Caroline Kepnes, Author of You and Hidden Bodies
On July 8, 2016 | 0 Comments

Narration is the foundation for the story. If the narrator has a strong voice, the rest of the story will typically follow suit. For the most part stories are narrated in first or third person, but sometimes departing from the familiar can be a huge benefit to the story. Writers like Italio Calvino and – more recently – Caroline Kepnes have seen huge success manipulating traditional forms of narration.

Manhattan Book Review’s Faith Aeriel had a chance to speak with Caroline Kepnes, author of You and Hidden Bodies, about her stylistic choices with first person narrator Joe Goldberg. Much of the conversation was based around the idea of narratee, as described in the following excerpt from David Lodge’s The Art of Fiction:

Open Your Heart (exp 8/14)

“Every novel must have a narrator, however impersonal, but not necessarily a narratee. The narratee is any evocation of, or surrogate for, the reader of the novel within the text itself. This can be as casual as the Victorian novelist’s familiar apostrophe, “Dear Reader,” or as elaborate as the frame of Kipling’s ‘Mrs Bathurst’ … in which the ‘I’ narrator is also the narratee of a story told by three other characters who themselves are constantly swapping the two roles. Italo Calvino begins his If on a winter’s night a traveler by exhorting his reader to get into a receptive mood: ‘Relax. Concentrate. Dispel every other thought. Let the world around you fade. Best to close the door; the TV is always on in the next room.’ But a narratee, however constituted, is always a rhetoric device, a means of controlling and complicating the responses of the real reader who remains outside the text.”

 

Q. Do you feel like the idea of narratee better describes the way Joe addresses Beck – talking to her even when she is not actually there – than a traditional second person narration?

A. Yes because you are not reading this thinking you are you. (Whoa, difficult sentence.) You are reading from Joe’s perspective, his very singular perspective on Beck, the whole narrative driven by his inability to stop thinking about her, to move on from her or away from her. I started out on this with the hope that you would read this book and feel as though you were eavesdropping on his internal monologue, which is all directed at this one woman, which is why it’s captivating, because he’s fixated on her. That’s why we begin [You] with the door opening. He’s been waiting for someone to captivate him, he wants to be captivated, that level of drive was exciting to me as a writer, that the “narrate” be so unknowingly complicit.

 

Q. What do you see as the difference between second person narration and a narratee?

A. I know there are different kinds of second person, and for me, the kind you see the most encourages the reader to be “you.” With a narratee, “you” is a character in the story.

 

Q. Why did you decide to use this technique?

A. I love letters. Old fashioned handwritten, typed letters as well as our modern day equivalent, the email. It was so appealing to me to approach this book as a love letter, an unsent love letter.

I thought about that phrase that grinds on me for some reason, “live tweeting”, also the beginning of The Social Network, the way he’s blogging while hacking into the system. I wanted that energy in book form. It’s something I seek out when I read, the sense of impulsiveness and immediacy in the writing. I have read The Road so many times and I worship that book, the way every page is the page. This let me feel locked in at all times, because when you’re inside of this character’s head, this single-minded character, you have to be so careful and cautious. It’s great exercise. And I wanted to break this character’s heart, and to me, the narrate provides this direction, this sense of doom.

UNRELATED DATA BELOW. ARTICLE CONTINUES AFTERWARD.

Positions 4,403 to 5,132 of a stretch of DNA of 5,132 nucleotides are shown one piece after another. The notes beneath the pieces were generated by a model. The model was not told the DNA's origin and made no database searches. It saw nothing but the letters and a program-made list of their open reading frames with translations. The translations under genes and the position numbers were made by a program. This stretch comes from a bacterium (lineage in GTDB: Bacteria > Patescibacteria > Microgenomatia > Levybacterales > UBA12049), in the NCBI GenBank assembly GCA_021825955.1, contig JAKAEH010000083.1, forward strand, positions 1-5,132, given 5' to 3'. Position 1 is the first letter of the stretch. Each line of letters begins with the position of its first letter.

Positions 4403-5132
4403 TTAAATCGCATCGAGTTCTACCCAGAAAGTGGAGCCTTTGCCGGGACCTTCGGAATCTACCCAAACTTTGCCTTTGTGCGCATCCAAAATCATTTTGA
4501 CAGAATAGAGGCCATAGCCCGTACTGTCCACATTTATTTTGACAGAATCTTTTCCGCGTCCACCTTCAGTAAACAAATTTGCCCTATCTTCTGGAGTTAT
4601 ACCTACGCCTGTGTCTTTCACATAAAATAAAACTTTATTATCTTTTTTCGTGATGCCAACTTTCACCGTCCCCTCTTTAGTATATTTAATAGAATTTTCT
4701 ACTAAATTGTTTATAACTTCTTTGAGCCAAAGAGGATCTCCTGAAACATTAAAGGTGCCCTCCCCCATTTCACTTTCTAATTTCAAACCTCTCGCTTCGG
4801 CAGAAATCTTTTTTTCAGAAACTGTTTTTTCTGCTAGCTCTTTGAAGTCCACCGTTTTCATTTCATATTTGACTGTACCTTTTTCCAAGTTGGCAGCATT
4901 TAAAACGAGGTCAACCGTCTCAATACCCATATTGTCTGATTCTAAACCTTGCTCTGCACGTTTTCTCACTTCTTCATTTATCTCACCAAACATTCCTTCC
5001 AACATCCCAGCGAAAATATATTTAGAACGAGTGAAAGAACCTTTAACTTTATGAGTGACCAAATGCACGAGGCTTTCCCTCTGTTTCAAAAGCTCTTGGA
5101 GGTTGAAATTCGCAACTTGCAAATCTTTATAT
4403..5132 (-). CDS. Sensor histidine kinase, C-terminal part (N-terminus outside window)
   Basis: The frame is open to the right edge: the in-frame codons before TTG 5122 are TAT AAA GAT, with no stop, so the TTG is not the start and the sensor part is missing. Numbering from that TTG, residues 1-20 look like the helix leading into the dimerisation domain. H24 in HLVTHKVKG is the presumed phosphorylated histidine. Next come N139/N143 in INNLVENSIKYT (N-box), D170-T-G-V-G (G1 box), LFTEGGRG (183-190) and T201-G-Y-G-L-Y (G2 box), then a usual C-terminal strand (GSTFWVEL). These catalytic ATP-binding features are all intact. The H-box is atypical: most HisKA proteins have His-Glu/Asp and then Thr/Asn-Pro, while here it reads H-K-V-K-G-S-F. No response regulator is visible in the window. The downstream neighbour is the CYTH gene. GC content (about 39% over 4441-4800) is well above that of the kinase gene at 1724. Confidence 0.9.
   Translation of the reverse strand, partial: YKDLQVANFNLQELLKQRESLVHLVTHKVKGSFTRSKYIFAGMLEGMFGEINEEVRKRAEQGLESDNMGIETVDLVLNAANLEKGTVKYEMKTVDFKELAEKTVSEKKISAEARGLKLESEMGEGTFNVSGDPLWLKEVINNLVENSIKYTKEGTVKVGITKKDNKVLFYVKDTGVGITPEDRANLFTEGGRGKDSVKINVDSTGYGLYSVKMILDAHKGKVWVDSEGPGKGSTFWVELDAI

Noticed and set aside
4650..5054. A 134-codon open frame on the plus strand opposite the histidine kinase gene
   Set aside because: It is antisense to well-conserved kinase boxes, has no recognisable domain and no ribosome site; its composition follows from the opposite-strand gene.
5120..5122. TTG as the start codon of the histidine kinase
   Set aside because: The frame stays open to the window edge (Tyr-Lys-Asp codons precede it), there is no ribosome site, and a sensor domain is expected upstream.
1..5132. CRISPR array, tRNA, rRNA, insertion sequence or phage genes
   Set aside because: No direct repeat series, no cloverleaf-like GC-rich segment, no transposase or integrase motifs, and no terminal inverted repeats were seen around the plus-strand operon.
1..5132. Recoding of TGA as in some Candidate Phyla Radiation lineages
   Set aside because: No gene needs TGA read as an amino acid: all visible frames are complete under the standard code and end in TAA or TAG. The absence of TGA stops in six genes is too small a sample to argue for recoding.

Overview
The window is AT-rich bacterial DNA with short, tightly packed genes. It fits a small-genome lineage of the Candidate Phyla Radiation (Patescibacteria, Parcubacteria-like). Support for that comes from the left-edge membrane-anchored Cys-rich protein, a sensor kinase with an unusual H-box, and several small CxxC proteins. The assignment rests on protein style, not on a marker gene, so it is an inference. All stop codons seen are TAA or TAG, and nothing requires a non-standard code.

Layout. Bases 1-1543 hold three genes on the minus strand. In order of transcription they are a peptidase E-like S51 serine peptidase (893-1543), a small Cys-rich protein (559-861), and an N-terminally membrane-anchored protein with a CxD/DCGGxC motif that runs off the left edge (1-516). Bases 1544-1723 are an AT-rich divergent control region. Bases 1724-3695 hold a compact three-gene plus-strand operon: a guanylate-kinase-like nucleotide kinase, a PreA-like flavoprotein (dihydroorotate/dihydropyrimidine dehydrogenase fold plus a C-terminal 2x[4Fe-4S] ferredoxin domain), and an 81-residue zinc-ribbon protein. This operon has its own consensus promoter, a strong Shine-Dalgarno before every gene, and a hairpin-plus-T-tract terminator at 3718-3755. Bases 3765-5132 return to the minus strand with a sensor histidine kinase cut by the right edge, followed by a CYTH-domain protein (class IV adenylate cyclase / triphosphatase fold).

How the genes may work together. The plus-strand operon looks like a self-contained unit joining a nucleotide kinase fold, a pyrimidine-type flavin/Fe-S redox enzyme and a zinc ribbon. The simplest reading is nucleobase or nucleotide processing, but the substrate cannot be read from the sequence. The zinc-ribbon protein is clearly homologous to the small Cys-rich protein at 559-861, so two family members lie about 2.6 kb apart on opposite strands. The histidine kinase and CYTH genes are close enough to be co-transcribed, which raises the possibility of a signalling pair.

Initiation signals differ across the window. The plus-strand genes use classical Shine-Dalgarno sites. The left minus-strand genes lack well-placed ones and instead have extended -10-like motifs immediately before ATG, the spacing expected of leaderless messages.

Q. Was this the initial style you began writing these books in or did you start with a different approach? If you decided to change to the use “you” as a narratee, at what point did you decide that and why?

A. It was always “you” from day one. I’ve written a couple short stories in the same style, and it’s something so deliberate. A conscious decision and I think the story has to really require it. Otherwise it can feel insincere or distracting. For me, this was the best way and only way to tell this story. In a book I’ve been working on, I recently got over a hundred pages in and revised and went from first person to third person. And it was like “Aaaah, now we’re on our way.” So much of writing is finding the way in. Sometimes you know right away and sometimes it’s a part of the experiment.

 

Q. Have you read other works of fiction that made use of a narratee that inspired you?

A. It’s funny that the paragraph mentions Calvino because my college writing teacher had us reading Calvino and it was striking to me. And I’m having such flashbacks to it, how it stayed with me and then I wrote this story where this woman is in the car with her son and the first line is “You were a baby and you were born and you…” something-something. But that story was a direct reaction to Calvino.

 

Q. Did you do any research before starting down the road with this less traditional narrative approach? 

A. I didn’t. I try to shut down that critical part of my brain when I write. I trusted my instinct and always, I mean it was just so pleasurable to write. I was writing and smiling and it was like, if I finish this and it feels like a terrible disaster, so be it. But it will never be a waste of time because it’s so wholly gratifying.

 

Q. One of the reasons the narratee works so well for me as a reader is that it strengthens the storyline (the stalker element in particular) and Joe’s character by making the reader feel a little uncomfortable, as if their personal space is being violated. Clearly, this allows our reading experience to parallel Beck’s story and it almost seems to serve as another layer of characterization for Joe. Was this your goal?